Auman’s tragic journey began in 1997 when she took a ride in the Thunder Chicke, a freshly stolen red Trans Am, with skinhead Matthaeus Jaehnig. Their brief and devastating journey resulted in the death of Denver Police Officer Bruce VanderJagt. Jaehnig shot VanderJagt then turned the gun on himself — all while Auman was already in handcuffs in a police cruiser. Two officers later said they saw Auman hand Jaehnig the murder weapon and she was sentenced to life without parole.


Go-to Boulder author adds Big Easy lake swim to exploits
By Bill Husted
The Denver Post

Matt Moseley is having a busy month.

(Listen to the swim which was cut in NYC!)

The Boulder-based communications strategist and two pals recently swam across Lake Pontchartrain north of New Orleans to raise money to save the salt- water lake and its lighthouse. NOLA bluesman and "Treme" TV actor Coco Robicheaux was in the support boat, making Bloody Marys with some lake water thrown in and sporting a pistol to ward off alligators and sharks. This was just before the gulf oil spill.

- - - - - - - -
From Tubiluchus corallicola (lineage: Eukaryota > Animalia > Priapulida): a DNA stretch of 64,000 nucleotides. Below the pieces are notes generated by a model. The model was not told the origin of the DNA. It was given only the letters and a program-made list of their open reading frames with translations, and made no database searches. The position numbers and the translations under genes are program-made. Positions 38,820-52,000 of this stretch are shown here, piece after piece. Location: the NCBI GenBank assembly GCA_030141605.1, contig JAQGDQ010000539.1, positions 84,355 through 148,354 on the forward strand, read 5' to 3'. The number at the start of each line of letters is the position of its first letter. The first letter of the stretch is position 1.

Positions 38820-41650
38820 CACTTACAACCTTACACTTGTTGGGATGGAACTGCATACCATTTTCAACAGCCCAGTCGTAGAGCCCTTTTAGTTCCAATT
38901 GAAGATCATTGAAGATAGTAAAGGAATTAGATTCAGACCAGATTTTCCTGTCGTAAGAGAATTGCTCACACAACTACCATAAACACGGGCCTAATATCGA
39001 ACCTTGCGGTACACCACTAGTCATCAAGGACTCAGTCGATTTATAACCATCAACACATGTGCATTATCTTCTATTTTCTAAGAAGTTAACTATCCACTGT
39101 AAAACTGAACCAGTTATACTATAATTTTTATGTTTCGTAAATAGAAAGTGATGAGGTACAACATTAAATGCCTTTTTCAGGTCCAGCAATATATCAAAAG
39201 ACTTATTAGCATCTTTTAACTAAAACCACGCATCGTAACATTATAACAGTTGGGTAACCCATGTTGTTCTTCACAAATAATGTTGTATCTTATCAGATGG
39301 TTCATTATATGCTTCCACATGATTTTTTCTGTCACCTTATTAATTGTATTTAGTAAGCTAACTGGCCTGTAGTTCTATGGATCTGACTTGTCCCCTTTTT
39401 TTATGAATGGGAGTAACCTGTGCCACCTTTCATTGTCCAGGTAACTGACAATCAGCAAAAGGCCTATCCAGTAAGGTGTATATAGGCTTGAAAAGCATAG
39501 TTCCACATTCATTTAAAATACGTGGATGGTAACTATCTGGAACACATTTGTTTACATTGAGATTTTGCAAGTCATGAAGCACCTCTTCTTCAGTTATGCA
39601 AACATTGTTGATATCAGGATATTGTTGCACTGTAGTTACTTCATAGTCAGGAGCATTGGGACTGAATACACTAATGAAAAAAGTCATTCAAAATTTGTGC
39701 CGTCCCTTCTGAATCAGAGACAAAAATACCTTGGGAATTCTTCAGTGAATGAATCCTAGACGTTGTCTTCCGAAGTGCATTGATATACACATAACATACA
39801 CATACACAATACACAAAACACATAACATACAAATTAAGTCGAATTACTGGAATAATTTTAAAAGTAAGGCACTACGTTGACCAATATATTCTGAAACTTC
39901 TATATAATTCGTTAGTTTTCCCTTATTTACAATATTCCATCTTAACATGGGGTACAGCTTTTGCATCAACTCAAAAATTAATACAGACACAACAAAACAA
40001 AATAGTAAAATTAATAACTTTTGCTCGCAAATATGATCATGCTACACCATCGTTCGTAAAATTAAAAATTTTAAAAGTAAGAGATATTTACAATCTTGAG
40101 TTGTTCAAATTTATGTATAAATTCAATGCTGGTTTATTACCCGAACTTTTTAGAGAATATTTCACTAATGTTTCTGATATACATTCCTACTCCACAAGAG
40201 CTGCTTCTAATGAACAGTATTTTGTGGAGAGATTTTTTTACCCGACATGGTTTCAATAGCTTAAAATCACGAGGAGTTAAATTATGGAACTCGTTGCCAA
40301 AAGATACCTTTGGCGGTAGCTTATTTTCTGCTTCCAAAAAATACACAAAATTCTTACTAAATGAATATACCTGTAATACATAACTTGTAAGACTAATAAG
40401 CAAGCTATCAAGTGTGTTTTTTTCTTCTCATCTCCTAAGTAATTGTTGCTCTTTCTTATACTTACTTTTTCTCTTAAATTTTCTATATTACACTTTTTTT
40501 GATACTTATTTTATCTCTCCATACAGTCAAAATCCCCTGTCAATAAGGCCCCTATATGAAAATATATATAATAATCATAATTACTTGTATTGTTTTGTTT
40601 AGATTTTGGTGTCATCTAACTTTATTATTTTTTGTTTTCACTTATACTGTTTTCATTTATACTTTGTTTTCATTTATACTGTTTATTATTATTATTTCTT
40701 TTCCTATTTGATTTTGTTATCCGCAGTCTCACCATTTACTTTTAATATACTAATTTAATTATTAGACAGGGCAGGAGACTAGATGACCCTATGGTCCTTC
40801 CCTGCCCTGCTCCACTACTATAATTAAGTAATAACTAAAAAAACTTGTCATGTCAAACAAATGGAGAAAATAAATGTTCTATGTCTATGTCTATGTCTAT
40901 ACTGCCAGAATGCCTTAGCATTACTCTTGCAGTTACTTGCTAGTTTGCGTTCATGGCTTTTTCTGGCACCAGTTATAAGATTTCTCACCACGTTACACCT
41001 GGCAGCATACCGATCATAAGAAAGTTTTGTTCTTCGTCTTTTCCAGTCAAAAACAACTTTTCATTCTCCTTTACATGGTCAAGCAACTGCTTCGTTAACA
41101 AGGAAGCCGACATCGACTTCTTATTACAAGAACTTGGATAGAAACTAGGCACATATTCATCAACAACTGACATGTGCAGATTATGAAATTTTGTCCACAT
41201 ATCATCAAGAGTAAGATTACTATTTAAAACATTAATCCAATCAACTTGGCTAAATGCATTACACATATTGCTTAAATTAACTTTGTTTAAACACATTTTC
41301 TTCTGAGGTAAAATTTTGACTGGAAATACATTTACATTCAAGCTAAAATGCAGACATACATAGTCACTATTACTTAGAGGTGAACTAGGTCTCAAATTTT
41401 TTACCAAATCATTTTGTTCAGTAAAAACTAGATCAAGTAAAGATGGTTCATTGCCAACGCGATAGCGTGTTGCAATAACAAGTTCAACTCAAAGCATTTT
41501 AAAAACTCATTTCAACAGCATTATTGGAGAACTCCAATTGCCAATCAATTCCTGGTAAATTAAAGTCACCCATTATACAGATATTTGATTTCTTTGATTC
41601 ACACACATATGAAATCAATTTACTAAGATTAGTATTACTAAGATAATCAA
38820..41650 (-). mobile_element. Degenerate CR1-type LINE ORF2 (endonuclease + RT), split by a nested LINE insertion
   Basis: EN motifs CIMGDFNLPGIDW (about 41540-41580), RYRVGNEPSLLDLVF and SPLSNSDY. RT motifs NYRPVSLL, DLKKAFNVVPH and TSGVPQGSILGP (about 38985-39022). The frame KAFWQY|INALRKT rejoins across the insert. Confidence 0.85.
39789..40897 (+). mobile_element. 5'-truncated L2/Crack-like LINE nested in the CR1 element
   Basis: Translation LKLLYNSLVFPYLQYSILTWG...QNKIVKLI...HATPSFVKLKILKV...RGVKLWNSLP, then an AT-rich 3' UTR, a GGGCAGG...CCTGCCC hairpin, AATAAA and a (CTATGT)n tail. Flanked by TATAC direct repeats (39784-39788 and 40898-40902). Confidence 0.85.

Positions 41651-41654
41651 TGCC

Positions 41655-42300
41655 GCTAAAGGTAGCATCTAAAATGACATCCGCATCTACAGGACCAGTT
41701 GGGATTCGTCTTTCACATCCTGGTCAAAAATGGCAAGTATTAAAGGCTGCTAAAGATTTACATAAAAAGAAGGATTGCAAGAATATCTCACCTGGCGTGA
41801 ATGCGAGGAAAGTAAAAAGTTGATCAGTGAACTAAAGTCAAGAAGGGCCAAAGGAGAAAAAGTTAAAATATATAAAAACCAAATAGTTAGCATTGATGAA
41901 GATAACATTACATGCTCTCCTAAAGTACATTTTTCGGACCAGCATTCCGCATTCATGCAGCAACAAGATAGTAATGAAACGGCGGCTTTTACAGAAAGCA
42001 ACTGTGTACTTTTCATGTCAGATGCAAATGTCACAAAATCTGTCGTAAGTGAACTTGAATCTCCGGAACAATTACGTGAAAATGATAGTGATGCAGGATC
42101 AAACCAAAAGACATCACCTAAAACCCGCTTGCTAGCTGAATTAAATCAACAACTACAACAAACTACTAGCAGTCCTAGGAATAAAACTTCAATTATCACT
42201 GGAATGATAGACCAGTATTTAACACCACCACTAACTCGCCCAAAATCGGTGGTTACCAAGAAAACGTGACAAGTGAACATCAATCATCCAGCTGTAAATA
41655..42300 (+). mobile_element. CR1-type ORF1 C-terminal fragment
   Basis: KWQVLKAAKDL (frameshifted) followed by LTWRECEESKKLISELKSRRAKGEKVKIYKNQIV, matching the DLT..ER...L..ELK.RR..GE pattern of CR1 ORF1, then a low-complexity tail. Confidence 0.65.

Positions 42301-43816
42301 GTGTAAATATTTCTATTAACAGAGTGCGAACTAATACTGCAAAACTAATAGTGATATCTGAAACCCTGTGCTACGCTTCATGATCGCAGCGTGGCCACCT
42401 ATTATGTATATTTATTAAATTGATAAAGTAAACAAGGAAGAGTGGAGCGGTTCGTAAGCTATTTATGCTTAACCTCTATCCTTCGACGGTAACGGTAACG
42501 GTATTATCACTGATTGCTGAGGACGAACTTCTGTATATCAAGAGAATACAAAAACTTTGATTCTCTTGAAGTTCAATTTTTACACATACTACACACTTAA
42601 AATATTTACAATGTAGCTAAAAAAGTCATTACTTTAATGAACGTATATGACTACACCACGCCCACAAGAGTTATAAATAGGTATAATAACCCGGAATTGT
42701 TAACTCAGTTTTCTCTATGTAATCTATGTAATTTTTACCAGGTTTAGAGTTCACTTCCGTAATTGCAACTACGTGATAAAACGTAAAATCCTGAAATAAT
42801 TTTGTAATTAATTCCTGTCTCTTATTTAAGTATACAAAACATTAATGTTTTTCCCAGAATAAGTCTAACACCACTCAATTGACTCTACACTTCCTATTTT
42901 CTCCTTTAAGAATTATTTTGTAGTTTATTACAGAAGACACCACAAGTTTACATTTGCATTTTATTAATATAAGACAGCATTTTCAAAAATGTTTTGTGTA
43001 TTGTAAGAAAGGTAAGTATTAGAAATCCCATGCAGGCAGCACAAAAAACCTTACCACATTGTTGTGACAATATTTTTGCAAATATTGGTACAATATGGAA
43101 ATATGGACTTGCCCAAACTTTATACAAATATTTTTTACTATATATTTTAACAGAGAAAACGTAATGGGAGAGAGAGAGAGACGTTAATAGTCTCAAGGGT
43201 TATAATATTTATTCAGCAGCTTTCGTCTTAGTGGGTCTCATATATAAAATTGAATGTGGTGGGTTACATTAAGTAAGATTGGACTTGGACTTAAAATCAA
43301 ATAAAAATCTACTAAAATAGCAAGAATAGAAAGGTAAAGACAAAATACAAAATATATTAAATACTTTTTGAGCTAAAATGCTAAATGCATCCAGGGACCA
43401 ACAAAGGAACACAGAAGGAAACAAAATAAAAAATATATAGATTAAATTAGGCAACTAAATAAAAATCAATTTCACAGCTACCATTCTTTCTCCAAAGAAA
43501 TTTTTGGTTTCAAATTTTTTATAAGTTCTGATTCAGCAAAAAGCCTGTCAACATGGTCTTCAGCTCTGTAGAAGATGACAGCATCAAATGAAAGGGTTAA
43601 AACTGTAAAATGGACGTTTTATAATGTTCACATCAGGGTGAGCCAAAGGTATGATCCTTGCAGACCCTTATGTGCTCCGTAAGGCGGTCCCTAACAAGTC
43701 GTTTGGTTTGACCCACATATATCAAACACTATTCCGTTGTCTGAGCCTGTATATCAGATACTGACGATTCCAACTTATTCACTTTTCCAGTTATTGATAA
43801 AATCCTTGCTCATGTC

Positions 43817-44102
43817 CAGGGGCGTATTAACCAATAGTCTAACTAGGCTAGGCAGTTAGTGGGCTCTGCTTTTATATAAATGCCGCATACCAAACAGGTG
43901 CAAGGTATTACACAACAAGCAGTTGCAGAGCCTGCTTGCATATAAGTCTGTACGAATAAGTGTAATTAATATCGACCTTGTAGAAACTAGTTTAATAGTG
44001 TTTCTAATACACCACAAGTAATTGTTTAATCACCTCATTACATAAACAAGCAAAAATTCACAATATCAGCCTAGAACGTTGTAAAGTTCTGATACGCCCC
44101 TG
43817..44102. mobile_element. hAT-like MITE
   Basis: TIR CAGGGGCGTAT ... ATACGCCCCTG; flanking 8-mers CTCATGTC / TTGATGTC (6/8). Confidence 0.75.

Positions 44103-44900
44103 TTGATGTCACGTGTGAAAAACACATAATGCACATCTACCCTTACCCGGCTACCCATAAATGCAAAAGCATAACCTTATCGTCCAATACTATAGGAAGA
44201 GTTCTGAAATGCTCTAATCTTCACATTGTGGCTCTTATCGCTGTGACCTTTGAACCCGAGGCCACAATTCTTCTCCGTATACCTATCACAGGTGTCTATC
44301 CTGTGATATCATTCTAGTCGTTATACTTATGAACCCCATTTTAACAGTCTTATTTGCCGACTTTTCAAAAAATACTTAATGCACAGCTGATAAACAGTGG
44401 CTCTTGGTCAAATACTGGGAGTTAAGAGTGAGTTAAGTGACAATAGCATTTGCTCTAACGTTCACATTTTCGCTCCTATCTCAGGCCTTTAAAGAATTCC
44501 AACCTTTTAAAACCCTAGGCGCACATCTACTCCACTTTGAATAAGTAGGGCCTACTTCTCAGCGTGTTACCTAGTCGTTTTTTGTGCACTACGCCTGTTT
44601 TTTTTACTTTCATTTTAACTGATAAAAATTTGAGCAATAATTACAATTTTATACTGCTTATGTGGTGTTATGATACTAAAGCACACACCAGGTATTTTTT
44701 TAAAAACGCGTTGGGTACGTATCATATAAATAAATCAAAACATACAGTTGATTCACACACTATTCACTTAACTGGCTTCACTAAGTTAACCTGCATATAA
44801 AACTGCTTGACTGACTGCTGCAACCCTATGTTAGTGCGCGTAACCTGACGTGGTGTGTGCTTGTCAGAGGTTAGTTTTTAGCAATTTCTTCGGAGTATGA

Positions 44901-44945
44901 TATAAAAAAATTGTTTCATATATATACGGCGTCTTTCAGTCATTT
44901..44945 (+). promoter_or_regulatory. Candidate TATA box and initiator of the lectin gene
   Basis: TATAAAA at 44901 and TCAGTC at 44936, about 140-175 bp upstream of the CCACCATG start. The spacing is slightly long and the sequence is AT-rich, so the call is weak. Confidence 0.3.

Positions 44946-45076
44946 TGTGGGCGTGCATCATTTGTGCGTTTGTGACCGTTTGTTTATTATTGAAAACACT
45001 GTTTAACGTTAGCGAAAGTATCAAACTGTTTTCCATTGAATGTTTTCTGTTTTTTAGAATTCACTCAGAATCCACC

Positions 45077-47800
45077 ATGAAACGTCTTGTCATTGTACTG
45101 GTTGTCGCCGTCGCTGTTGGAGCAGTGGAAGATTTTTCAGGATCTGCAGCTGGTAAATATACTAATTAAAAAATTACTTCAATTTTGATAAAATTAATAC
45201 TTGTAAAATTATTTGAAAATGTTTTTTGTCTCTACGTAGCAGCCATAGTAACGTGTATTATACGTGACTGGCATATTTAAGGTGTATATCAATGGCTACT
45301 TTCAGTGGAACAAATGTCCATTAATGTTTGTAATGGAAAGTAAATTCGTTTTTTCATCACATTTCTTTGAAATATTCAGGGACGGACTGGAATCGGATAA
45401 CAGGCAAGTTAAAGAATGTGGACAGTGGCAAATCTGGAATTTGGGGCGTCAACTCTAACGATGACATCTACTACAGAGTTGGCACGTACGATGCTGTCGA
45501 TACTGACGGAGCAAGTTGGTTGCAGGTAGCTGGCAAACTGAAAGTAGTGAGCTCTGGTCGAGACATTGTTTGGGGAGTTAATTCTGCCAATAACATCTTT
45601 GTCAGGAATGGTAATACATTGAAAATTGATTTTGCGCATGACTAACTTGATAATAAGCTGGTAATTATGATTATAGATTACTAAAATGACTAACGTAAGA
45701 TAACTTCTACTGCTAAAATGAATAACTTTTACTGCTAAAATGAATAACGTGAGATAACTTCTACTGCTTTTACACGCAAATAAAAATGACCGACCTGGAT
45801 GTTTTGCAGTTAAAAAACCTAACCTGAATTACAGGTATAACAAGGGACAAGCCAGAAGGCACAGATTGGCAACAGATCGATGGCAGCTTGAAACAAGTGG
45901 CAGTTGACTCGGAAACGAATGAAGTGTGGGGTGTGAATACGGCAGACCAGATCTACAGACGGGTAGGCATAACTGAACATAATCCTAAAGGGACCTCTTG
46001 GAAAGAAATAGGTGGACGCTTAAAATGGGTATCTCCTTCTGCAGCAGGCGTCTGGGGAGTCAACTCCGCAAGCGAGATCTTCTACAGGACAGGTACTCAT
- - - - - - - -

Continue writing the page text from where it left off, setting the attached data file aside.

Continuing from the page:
"I tell you, it was a beautiful morning, a magnificent swim," says Moseley, who grew up in New Orleans. "We swam with little dolphins, the egrets were flying. But we may be the last people to swim in Lake Pontchartrain for a long, long time."

So far, the spewing oil has not reached the lake, but Moseley and the rest of NOLA are worried sick.

Now, Moseley is off on an 11-city book tour, which started Thursday at Chateau Marmont in L.A., for his tome about Lisl Auman, "Dear Dr. Thompson: Felony Murder, Hunter S. Thompson, and the Last Gonzo Campaign."

The book comes our right on the heels of a movie producer buying the Vanity Fair story about Thompson's successful campaign to get Auman out of prison for a felony murder charge. She was sentenced to life in prison after a policeman was killed by another man while she was in police custody. Moseley was the spokesman for Auman and her family.

Moseley stops at the Tattered Cover LoDo on June 15 and the Denver Press Club on June 22. The book has some high-praise blurbs from Rolling Stone's Jann Wenner and Aspen Institute's Walter Isaacson. And this from Vanity Fair's Sam Kashner: "If I'm ever busted for something I never did, I want Matt Moseley's phone number sewn into my underwear."